At the second meeting of the Regional Conference on Population and Development in Mexico, the primary effects of an aging population and maternal mortality on Latin America and the Caribbean were discussed Wednesday.
The Latin America and Caribbean population is projected to rise from 635 million currently to 793 million by 2061, and the median age of the populace is also expected to increase. However, the old is expected to eventually outnumber the young.
"The population aged 65 or older will exceed that of persons under 20,” Latin American and Caribbean Demographic Center Population Division Director Dick Jaspers said. Specifically, this reality is projected to occur in Cuba and Chile by 2030 and Colombia, Brazil and Mexico by 2045.
And while a large part of the region has improved its living standards and economic growth, births have lagged behind. In fact, in the 1950s and 1960s, the average number of children a mother had was seven, but today, that figure has reduced to roughly two-and-a-half.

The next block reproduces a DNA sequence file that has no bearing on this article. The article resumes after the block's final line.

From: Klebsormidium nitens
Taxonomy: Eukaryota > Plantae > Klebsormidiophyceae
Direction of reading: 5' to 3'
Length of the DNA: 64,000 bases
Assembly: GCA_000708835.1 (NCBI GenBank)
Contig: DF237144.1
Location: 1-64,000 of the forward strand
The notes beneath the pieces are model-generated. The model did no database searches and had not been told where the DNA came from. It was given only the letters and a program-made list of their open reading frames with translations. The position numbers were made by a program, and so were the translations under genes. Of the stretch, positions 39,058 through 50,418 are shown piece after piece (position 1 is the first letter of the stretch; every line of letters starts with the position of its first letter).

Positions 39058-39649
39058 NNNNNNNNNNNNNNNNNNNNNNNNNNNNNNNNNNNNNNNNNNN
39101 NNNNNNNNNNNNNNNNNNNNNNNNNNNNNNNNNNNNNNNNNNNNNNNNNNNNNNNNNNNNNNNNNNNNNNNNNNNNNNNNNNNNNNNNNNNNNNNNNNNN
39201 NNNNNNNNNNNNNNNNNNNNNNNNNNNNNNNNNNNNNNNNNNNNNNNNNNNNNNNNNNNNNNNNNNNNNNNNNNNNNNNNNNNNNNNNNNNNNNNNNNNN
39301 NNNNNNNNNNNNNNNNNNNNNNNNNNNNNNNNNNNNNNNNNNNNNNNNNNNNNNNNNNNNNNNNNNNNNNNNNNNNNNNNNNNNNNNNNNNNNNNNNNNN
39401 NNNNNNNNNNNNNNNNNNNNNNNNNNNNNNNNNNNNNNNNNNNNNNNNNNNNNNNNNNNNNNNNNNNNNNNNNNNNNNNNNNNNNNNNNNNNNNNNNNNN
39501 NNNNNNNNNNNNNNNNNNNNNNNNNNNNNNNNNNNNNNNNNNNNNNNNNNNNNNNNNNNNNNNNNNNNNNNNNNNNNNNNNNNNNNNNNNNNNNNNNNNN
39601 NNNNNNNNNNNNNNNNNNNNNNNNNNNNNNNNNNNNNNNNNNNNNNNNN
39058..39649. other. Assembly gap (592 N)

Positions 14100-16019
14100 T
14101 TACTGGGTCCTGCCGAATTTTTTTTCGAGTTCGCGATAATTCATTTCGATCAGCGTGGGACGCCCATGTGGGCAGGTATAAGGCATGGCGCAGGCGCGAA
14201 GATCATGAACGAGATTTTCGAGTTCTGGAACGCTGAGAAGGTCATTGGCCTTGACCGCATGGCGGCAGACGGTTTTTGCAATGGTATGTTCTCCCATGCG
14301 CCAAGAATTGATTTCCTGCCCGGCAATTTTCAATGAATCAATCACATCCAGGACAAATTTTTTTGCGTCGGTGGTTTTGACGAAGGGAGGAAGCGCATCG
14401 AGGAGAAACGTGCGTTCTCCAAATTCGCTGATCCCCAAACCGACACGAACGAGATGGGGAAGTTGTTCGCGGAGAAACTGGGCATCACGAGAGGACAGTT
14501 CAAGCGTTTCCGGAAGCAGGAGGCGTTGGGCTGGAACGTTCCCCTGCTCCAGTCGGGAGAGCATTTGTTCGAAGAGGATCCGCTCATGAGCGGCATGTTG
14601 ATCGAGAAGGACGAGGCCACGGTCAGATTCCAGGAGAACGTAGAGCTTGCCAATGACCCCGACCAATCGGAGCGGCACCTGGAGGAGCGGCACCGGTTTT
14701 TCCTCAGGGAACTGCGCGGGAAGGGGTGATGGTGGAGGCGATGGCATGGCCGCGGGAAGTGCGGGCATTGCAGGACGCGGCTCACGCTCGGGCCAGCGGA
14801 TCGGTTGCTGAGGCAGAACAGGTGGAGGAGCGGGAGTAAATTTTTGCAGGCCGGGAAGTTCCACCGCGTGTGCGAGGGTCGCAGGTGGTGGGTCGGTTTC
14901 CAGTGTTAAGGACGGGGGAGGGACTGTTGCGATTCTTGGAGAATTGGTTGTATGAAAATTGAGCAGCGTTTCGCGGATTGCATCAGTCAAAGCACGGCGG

“These changes in the age structure have specific implications for the areas of education, health and pensions,” Jaspers said.
With these "changes" to the population's age structure, in 15 years, a third of countries in Latin America and the Caribbean will no longer enjoy the demographic bonuses that come with having a dominant youth population.
This phenomenon, known as “aged economies,” is projected to extend to the entire region by 2060, with the exception of Bolivia, Paraguay and a few Caribbean countries.
Other pressing issues discussed at the conference include maternal and infant mortality rates. While the region has experienced reduced infant mortality, with two-thirds of infant deaths being reduced between 1990 and 2013, the region missed its target of reducing maternal mortality by 36 percent.
Two additional conferences -- based on the Montevideo Consensus on Population and Development report -- will be held to further address the gender, sexual and reproductive health, aging and Afro-descended and indigenous population issues of the region.